Hazards of Household Cleaners

With warmer temperatures and the changing of the seasons, it’s time for spring cleaning! Jim Biggs, from the EarthWays Center at the Missouri Botanical Garden, met with members of the Sustainability Action Team in March to discuss the hazards of common household cleaners and offer alternative cleaning methods. Jim said “while most of us can pick up a box of food at the grocery store and know what the nutrition label means, we either don’t look at the labels on our cleaners, or don’t have a clear understanding of what they mean.” EPA regulations require that hazardous cleaners are labeled according to the following scale:

Caution: Lowest level of harm, typically indicating low toxicity

Warning: Moderately toxic

Danger: Highest level of toxicity

While products on the lower end of the scale may cause mild eye irritation, products on the danger end of the spectrum can be deadly to an adult from ingesting as little as a taste to a teaspoon.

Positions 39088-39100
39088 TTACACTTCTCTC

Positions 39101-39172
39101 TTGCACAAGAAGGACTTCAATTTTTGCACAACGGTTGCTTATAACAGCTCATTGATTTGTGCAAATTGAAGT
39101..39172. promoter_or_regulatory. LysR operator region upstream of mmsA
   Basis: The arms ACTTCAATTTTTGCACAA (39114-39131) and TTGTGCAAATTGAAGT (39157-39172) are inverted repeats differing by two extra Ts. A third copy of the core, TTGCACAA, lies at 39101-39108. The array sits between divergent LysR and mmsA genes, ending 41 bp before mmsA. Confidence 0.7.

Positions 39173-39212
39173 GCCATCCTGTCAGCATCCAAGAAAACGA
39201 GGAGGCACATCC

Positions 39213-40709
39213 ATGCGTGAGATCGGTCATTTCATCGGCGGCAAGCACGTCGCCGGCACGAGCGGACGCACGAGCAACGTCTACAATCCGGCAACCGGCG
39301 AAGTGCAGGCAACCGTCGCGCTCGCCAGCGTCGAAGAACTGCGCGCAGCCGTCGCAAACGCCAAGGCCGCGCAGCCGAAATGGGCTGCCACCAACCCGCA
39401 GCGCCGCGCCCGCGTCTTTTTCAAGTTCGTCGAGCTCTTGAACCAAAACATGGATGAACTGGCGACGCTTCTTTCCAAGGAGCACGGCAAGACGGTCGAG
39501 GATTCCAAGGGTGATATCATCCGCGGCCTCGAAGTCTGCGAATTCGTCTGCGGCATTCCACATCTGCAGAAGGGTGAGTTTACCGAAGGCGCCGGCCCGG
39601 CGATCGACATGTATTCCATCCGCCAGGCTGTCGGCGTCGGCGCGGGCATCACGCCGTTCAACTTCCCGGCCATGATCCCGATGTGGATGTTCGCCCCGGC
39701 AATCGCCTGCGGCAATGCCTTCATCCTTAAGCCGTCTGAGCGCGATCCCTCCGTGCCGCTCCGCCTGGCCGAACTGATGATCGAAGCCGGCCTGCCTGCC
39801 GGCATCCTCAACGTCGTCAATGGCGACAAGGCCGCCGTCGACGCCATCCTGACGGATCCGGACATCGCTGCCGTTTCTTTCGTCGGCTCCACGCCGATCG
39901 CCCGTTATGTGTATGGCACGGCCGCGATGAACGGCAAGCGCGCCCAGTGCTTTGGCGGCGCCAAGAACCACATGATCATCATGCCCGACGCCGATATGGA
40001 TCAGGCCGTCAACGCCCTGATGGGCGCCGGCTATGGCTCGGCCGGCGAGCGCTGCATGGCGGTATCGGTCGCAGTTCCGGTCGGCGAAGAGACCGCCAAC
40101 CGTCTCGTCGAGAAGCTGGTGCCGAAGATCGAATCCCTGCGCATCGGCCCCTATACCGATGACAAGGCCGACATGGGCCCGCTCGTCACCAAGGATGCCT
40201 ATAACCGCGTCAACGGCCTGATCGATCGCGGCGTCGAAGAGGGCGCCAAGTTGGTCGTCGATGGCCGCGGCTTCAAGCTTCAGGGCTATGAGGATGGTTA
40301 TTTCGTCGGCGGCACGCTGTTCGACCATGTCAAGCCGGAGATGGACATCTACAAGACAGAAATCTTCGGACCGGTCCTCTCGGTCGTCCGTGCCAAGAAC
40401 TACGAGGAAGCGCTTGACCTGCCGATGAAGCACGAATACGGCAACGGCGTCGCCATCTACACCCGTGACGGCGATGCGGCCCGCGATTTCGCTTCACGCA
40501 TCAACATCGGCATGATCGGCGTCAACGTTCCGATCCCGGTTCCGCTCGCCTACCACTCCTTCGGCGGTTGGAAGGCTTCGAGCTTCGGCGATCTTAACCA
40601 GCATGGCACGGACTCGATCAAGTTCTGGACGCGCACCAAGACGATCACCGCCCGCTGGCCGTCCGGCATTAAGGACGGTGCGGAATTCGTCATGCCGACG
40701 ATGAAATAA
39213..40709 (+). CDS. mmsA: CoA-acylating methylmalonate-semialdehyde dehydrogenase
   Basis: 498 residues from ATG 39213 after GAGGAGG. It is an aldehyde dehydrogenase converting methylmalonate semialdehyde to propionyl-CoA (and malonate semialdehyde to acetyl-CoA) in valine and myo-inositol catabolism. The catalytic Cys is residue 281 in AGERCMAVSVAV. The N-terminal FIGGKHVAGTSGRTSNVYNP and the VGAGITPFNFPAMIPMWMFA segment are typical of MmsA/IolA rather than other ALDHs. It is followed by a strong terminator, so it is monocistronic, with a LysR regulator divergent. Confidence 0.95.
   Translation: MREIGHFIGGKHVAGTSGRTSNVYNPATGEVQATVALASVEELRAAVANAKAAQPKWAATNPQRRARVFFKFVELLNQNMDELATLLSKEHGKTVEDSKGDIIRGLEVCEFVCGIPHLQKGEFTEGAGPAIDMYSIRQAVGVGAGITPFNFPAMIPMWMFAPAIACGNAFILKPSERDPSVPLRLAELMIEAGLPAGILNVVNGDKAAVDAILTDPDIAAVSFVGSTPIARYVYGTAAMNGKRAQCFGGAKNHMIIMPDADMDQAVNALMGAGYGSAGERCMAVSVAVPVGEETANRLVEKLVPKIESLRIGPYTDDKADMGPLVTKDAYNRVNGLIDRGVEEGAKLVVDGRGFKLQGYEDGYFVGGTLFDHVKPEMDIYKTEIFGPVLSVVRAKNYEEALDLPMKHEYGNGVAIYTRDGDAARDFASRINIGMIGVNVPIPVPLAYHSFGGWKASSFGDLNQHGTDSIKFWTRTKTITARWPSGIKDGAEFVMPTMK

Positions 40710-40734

Consumers should also be aware of ‘greenwashing’. Greenwashing is a deceptive marketing practice that leads consumers to believe products are environmentally friendly by using words such as pure, natural and clean. Instead, watch for products that are labeled Safer Choice. They have been certified by the EPA and contain safer chemical ingredients, without sacrificing quality or performance.

In addition to the potential harm to your family from these cleaners, they are also harmful to the environment. After use, cleaners go down the drain and are subsequently introduced to the environment.

Greener Cleaning Tips:

  • With laundry detergent, look for products labeled “phosphate-free.” Phosphates in our detergents have been show to lead to contamination of fresh water.
  • To freshen the air in bathrooms, place ½ cup of baking soda on a high shelf where it is unlikely to be knocked over. Replace once a month.
  • Mix your own all-purpose cleaner:

2 tbsp vinegar

2 tsp Borax

16 oz hot water

1 tbsp liquid soap

10-15 drops essential oil for scent (optional)

Mix vinegar with Borax and water. Shake until dissolved. Add soap and essential oil.

  • Look for the EPA’s Safer Choice label when selecting products.